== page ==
How To Become A Building Inspector

Requirements for becoming a building inspector vary by state and local jurisdiction. Employers usually require at least a high school diploma for this position. In addition to this, candidates must have some work experience. Those with a bachelor's degree could enter this occupation without acquiring work experience. A degree in engineering or architecture is highly valued. Students may also enroll in an associate's degree or certificate program; where they could take the following courses:

  • Building Inspection
  • Construction Technology
  • Algebra
  • Home Inspection
  • Drafting
  • Blueprint Reading
  • Geometry

Most states require building inspectors to be licensed or certified. Licensing programs are offered at some states; others accept certification issued by agencies such as:

  • International Code Council
  • National Fire Protection Association
  • International Association of Plumbing and Mechanical Officials
  • International Association of Electrical Inspectors

Obtaining a certification or license generally involves getting at least the minimum level of education and a specified number of years of work experience. Candidates meeting these criteria could take and pass a state-approved exam to obtain the license or certification.

Work Duties
Their main responsibility is to ensure that the buildings' general structural quality is safe and that it is built correctly from start to finish as defined by the building codes. To ensure this, they have to verify a building's structural, plumbing, wiring, heating, ventilation, and fire prevention systems. They are involved in inspecting and monitoring construction sites to ensure that they are in compliance with the relevant laws. They have the authority to issue violation notices if they observe any violations. Other responsibilities include verifying elevation, level, and alignment by using survey instruments, tape measures, metering devices, and test equipment. They are also responsible for reviewing and approving plans that are in accordance with the building codes, zoning regulations, and local ordinances; and ensuring that environmental regulations are not being violated at any stage of the construction process.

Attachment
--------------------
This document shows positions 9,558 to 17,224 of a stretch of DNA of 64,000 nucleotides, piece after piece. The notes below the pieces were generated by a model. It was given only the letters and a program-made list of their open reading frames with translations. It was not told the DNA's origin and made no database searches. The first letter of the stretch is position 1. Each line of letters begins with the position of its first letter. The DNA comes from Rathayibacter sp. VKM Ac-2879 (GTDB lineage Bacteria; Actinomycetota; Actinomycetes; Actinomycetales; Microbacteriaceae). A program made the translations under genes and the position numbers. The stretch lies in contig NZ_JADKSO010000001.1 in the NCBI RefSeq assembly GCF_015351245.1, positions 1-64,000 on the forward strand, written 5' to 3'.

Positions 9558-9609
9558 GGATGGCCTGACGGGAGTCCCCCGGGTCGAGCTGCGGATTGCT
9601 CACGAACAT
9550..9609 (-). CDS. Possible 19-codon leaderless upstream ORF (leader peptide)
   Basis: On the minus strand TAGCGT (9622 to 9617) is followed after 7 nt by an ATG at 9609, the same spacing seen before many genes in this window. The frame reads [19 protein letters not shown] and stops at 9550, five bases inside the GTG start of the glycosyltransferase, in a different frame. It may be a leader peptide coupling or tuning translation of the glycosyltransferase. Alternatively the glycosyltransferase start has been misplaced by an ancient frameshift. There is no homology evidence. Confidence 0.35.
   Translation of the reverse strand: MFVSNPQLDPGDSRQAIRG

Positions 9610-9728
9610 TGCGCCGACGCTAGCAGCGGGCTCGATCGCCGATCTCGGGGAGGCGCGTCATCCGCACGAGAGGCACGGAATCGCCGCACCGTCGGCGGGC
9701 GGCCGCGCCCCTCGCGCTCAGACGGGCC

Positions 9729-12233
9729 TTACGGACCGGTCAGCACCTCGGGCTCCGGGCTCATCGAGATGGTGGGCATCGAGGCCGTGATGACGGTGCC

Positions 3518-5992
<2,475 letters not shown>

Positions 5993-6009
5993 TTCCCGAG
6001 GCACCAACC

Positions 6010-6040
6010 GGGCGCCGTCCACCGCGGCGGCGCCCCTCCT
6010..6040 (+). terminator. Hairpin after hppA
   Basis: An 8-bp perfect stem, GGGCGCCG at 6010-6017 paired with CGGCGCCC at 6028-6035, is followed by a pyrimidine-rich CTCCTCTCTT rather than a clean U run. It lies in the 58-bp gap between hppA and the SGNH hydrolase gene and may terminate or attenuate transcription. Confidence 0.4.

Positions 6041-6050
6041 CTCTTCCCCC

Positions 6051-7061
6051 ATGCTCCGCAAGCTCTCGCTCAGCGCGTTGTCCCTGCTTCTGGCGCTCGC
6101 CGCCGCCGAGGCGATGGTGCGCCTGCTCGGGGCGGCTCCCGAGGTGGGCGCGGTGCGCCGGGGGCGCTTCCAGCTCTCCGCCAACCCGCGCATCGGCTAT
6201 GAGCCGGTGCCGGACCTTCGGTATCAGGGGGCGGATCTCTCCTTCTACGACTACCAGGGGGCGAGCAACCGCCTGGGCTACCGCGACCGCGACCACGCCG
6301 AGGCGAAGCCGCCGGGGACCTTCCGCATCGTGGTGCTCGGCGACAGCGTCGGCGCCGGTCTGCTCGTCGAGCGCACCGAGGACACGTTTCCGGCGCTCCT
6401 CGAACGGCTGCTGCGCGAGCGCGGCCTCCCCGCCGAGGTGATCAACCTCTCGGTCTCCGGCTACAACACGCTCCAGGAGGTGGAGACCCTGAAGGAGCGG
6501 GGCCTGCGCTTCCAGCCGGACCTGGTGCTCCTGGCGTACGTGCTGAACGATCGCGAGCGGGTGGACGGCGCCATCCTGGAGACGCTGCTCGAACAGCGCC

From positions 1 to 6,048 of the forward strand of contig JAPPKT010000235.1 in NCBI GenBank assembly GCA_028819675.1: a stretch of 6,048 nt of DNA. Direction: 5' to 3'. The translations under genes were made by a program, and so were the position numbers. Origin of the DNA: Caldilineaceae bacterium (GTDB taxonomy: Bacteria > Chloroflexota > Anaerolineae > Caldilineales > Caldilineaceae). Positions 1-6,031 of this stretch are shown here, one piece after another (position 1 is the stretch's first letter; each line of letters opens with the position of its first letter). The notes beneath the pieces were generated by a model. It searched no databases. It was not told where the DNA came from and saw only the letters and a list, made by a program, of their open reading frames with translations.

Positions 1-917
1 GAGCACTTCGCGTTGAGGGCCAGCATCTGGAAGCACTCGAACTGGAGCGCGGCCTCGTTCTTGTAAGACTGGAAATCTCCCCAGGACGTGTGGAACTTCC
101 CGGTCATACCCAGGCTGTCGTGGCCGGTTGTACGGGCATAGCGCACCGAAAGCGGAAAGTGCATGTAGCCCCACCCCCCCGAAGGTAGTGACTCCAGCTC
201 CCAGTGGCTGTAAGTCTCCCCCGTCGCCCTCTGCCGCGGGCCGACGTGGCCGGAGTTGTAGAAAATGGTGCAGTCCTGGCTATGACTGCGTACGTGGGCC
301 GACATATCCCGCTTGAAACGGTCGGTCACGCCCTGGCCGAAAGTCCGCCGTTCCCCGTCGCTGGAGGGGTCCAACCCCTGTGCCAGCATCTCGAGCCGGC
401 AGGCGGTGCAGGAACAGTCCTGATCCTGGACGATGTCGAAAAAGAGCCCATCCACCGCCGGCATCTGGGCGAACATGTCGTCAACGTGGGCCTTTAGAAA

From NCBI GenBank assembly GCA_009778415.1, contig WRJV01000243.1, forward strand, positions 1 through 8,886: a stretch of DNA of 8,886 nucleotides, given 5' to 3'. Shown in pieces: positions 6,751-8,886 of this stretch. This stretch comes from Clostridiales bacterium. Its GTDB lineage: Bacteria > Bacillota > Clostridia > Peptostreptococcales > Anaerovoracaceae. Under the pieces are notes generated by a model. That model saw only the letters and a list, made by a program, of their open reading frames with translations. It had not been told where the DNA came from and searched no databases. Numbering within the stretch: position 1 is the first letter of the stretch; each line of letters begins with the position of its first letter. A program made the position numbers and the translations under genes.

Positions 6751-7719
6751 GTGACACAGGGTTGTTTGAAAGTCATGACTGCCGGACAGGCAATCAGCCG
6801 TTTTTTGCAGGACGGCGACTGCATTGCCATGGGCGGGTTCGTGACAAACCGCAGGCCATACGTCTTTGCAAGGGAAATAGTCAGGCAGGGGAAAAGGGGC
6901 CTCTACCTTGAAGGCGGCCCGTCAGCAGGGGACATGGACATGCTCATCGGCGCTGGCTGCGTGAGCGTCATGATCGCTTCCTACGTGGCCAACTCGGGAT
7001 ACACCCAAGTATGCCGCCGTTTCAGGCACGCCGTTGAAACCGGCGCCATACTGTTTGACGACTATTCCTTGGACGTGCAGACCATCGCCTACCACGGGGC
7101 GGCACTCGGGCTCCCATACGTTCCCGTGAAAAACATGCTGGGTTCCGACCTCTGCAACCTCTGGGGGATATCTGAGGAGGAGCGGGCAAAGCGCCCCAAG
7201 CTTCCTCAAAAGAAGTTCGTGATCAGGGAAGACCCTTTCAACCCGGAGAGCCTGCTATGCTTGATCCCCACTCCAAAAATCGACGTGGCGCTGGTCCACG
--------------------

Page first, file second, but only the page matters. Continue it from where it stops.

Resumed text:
Employment Outlook
As cited by the US Bureau of Labor Statistics, the employment of building inspectors is projected to grow at rate of 18%, which is as fast as the average for all occupations. Industries offering engineering, architectural, and related services will experience highest growth in the employment of these professionals. With growing awareness of man-made and natural disasters and the environmental concerns fuelling the demand for green and sustainable designs, it may be expected that building inspectors will face good job prospects in the coming years.

What to Expect in Online Education
Widely renowned for offering convenient and flexible schedules, online degree programs offer an excellent educational experience. As long as you enroll in an accredited program, your degree will be recognized and valued by future employers. The programs offered for building inspectors require students to gain the right combination of technical skills and theoretical knowledge. Students are able to undertake hybrid degree programs in which they could complete the theoretical components online and acquire hands-on training and experience in classroom instruction and field inspections. These degree programs will equip them with advanced knowledge of building inspection.


Q:How long does it take to become a building inspector?

A:It can take you 2-3 years to become a building inspector. Usually, an associate degree is the minimum college education required for this field. Individuals must also acquire training regarding building structures, codes, inspection techniques, contracts and record keeping, and building laws. The licensing requirements for building inspector careers will vary from state to state.

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